A federal judge pressed for further details Monday on the foreign assets of a Florida doctor charged with corruption alongside New Jersey Sen. Bob Menendez, putting off a decision on his bond after nearly eight weeks behind bars.
U.S. Magistrate Judge James Hopkins said he needed to know the value of properties and bank accounts held by Dr. Salomon Melgen in his native Dominican Republic before determining an appropriate bond.
"The property in the Dominican Republic is an important ingredient in the equation," Hopkins said. "It gives the defendant incentive to flee, knowing that he would have substantial assets to flee to and for his family to ultimately benefit from."
Hopkins ruled last month that Melgen should be held until he stands trial in the Medicare fraud case, which is separate from the corruption charges he faces with Menendez in New Jersey.
But U.S. District Judge Kenneth Marra overruled him on Friday, saying while he agreed Melgen is a flight risk and that the evidence against him is considerable, he still should be allowed to be released.
Melgen's defense attorney, Matthew Menchel, said he would work to get the information requested by Hopkins before returning to court Wednesday. Marra's order said Melgen couldn't stay in a home with water access, which would eliminate his primary residence, and that the Dominican government must provide a written declaration saying the doctor wouldn't be shielded from extradition if he fled to that country. Hopkins also asked for a valuation on Melgen's art collection.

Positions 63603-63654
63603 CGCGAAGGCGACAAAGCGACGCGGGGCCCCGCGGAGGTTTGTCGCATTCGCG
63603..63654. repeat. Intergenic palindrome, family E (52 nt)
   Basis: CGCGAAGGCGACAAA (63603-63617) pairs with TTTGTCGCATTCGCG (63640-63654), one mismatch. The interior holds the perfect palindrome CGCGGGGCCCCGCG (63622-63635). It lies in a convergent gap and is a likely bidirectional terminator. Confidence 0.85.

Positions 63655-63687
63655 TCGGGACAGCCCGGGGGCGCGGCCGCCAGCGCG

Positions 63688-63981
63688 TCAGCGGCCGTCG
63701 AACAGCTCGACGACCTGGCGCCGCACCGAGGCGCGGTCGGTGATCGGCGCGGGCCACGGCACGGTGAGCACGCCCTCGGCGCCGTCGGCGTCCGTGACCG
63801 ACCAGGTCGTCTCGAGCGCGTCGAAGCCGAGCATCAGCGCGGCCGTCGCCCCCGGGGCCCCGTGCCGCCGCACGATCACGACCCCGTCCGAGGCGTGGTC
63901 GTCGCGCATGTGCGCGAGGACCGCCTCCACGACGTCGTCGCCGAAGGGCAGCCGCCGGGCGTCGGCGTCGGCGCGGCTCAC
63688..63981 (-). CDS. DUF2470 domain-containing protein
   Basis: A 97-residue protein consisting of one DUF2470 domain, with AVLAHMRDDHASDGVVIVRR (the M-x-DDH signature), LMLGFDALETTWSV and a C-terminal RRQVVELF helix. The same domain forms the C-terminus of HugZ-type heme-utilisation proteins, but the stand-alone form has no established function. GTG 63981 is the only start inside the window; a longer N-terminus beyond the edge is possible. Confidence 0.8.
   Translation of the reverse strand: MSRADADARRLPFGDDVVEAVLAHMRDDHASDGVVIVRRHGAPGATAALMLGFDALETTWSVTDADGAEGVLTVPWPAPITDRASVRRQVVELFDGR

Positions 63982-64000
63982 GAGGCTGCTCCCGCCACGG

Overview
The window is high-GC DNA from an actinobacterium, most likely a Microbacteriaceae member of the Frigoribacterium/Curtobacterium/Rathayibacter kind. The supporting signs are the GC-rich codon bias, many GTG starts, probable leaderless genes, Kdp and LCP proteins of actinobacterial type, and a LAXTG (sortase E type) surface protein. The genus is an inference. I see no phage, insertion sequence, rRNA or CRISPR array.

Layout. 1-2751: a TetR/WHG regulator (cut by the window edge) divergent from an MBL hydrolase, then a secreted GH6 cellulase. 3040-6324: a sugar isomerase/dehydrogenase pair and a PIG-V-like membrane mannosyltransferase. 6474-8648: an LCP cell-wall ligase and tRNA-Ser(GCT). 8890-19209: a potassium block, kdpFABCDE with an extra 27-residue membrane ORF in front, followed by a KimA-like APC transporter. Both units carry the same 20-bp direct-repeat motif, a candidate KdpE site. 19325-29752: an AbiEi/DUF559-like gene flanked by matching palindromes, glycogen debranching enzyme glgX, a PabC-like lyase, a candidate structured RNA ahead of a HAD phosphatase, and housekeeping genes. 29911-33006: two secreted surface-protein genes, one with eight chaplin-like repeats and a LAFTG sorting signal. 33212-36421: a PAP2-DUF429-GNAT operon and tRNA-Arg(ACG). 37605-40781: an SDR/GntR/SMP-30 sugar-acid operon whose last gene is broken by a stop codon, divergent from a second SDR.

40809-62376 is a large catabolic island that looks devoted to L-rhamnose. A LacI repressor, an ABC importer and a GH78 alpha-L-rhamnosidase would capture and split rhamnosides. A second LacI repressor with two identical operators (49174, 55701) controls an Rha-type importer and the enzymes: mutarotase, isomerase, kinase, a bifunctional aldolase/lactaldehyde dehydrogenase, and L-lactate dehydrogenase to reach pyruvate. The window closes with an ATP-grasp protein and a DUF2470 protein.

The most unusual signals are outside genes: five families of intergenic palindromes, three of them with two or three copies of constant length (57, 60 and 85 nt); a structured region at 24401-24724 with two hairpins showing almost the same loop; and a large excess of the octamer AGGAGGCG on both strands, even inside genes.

After Menchel asked that his client be allowed to skip the next hearing due to failing health, Melgen made his voice heard for the first notable time in the case. Seeking to assure Hopkins he had no plans to flee, he said: "Your honor, I'm not going anywhere. I'm staying here." After the hearing recessed, the doctor's wife, Flor Melgen, said her husband had lost about 40 pounds in jail and that "time will tell" that he is not guilty.
"The only thing he wants is to clear his name," she said.
The indictment unsealed in Florida in April came just two weeks after another one in New Jersey in which prosecutors claim Menendez intervened on his friend's behalf to gain visas for Melgen's foreign girlfriends, press Dominican officials to honor a lucrative port contract for one of the doctor's businesses and influence Medicare officials on billing disputes. In exchange, authorities say, Melgen showered the senator with flights, vacations and contributions.
Both Melgen and Menendez have pleaded not guilty in that case as well.